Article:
These things should give you an idea of whether an area will run out of water, and by when.
But, the main indicators are total supply levels or volume, replenishment rates, and withdrawal rates from that supply.
They also provide data on rainfall catchment and flow into water storages.
Additionally, pay attention to whether augmented water supplies like water desalination, water recycling, etc. are included or counted separately from this data – as augmented water supplies ultimately can be drawn from for freshwater.
There’s also rainwater harvesting to add on and consider.
Which Countries & Cities Are The Most Water Stressed & Water Scarce?
The Middle East, North Africa, and India, all feature heavily in that guide.
Additionally, we’ve put together two case studies of cities facing water scarcity issues, and how they have each addressed those issues:
What Happens If We Don’t Have Enough Water?
As mentioned above, it depends if you are talking about drinking water, or non potable water running out.
The results/effects of not having enough available fresh water can be viewed on a sliding scale from moderate consequences, to extreme.
A few rough examples are:
There was a drought, and in addition to severe water restrictions, there were several other effects for Cape Town across the economy, public health and safety, and so on.
So, when it is restricted or runs low, there can be critical consequences.
It should be noted though that modern water technology such as desalination has it’s own problems, and is certainly not cheap.
So, conservation and sustainable use of natural fresh water resources certainly should be a priority.
Water Usage & Demand Over The Last 50 to 100 Years
Forecast For Water Demand (Usage & Withdrawals) In The Future (To 2050 & Beyond)
Specifically with forecasted agricultural and energy related water usage in the future:
By 2050, the global water demand of agriculture is estimated to increase by a further 19% due to irrigation needs (globalagriculture.org)
As the world’s population reaches 9 billion, demand will require a 50 percent increase in agricultural production and a 15 percent increase in already-strained water withdrawals. By 2035, the world’s energy consumption will increase by 35 percent, which in turn will increase water use by 15 percent and consumption by 85 percent (worldbank.org)
The above may not take into consideration water efficiency increases in agricultural irrigation, or energy efficiency increases in energy and electricity generation.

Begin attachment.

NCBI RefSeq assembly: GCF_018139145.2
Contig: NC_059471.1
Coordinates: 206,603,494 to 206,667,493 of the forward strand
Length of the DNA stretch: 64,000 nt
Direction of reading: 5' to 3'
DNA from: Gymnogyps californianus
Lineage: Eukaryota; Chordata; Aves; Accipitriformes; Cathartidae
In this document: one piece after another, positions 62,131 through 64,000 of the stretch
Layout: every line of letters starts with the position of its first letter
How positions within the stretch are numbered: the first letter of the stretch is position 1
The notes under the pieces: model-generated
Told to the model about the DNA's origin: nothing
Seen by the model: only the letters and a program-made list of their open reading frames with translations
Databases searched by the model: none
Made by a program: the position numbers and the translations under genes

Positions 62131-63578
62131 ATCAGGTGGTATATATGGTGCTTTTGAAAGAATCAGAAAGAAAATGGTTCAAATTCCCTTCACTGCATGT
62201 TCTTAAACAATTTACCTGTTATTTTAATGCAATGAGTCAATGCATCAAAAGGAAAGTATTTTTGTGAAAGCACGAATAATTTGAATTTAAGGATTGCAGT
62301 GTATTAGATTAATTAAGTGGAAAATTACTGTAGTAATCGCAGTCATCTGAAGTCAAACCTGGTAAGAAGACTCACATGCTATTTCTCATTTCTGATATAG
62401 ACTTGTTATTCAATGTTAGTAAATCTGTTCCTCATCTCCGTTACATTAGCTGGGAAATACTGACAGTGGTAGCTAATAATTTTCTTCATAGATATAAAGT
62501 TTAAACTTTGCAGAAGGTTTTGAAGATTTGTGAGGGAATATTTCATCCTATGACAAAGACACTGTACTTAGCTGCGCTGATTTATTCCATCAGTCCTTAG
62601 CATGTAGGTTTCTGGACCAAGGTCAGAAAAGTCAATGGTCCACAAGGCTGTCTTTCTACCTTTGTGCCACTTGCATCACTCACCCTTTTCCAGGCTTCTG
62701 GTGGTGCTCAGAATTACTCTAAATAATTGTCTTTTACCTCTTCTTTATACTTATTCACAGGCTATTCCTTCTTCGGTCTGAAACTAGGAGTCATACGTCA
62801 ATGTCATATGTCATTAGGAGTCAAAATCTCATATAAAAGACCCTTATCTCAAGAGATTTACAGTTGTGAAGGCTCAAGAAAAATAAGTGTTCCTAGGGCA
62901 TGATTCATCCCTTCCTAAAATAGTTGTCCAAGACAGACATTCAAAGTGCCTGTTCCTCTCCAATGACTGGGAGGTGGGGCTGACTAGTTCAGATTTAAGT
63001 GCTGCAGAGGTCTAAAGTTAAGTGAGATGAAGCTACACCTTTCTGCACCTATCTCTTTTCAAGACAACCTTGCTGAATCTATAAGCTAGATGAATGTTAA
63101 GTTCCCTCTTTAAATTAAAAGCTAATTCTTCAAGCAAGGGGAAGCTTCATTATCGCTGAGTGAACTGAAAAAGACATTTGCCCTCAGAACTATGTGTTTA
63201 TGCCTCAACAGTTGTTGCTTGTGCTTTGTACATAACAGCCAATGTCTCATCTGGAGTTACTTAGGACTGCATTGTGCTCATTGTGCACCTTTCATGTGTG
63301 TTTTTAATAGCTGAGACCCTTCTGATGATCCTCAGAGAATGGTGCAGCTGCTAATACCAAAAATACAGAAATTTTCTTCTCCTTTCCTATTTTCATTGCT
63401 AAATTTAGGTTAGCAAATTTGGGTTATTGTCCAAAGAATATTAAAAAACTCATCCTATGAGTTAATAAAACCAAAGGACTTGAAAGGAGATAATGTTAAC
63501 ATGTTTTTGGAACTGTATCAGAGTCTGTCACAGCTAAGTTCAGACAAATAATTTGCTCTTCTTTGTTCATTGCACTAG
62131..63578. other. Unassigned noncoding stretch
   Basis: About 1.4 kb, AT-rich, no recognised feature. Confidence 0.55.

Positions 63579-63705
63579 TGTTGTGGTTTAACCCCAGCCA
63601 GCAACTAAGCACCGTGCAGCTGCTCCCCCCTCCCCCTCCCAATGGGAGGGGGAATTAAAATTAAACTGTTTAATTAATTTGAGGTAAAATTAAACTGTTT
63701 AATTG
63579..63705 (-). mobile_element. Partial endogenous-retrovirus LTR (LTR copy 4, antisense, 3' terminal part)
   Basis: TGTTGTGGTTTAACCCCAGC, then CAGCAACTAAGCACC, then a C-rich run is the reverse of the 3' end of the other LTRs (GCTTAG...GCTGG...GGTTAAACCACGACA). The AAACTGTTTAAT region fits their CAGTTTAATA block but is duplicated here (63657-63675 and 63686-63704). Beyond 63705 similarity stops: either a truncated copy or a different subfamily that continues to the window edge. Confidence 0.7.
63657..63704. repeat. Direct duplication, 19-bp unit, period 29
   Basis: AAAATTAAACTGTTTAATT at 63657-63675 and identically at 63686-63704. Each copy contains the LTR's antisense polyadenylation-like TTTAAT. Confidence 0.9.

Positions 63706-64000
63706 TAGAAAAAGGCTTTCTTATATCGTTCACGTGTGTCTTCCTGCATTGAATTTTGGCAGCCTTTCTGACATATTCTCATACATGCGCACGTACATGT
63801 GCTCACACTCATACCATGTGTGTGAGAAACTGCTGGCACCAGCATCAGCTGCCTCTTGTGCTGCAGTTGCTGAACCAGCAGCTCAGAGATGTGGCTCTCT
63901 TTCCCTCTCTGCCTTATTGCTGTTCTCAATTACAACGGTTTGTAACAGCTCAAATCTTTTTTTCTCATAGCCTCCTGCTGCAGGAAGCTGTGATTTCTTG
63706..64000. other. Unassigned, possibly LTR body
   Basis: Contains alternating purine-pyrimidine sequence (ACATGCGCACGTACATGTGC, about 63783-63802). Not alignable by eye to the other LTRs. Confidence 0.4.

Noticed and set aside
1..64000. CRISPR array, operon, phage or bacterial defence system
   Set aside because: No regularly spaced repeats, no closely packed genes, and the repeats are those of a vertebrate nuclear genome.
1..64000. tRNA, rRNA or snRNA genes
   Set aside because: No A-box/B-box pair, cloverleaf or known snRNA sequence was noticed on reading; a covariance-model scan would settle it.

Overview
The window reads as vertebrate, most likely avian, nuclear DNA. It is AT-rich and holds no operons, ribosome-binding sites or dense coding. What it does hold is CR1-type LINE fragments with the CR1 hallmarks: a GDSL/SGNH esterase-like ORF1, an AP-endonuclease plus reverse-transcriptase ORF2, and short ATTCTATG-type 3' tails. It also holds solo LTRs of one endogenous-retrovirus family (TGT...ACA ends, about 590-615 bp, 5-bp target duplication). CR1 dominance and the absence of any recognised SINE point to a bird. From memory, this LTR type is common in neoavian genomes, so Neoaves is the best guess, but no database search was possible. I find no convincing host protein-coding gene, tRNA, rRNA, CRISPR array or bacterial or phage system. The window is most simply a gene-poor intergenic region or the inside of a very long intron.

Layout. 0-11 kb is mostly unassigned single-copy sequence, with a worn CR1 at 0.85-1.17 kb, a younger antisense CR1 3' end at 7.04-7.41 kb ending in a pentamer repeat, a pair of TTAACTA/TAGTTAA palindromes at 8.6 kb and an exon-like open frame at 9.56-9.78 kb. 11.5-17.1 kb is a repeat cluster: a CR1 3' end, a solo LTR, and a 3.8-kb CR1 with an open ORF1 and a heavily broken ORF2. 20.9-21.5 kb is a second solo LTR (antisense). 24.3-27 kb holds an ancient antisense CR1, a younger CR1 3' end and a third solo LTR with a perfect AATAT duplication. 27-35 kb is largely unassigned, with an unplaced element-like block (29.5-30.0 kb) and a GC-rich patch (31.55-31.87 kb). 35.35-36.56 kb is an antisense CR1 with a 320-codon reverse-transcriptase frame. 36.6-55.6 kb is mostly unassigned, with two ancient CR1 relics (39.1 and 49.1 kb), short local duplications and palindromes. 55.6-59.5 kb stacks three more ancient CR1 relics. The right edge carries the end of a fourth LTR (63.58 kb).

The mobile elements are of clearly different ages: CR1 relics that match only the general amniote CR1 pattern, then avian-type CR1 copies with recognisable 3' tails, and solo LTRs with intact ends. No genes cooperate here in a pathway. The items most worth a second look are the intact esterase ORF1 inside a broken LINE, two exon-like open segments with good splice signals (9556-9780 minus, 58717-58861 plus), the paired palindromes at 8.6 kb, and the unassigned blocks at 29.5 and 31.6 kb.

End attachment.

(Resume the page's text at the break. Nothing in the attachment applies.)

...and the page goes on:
Will We Have Enough Usable Water In The Future?
This question has to be asked, and there should be an assessment done (for both drinking water and non potable water) for every individual city, town and region across the world.
There will be a different answer for each depending on the local factors and variables relevant to each’s water resources and supplies.
Some factors may be hard to plan for or predict, such as a changing climate, the frequency and intensity of natural events like droughts, population growth, economic growth, technological advancements, levels of water pollution and contamination, and so on.
Generally though, as long as cities and towns have the finances, have good water managers in place (government, water supply companies, and so on), and implement sustainable short and long term strategies … there should be enough usable water in the future.
Similar to having enough food, there might be enough water in some parts of the world but not in others.
Geographical distribution inequality comes into play here.
Will We Run Out Of Water In 2050?
The answer to this question differs between individual cities and towns, and there’s also different variables and factors that can change the answer to this question going into the future.
Several key variables and factors have been listed in the guide above.
Will We Run Out Of Water In 2100?
The same applies here as what is written above in the ‘will we run out of water in 2050’ section.
Solutions To Global Fresh Water Problems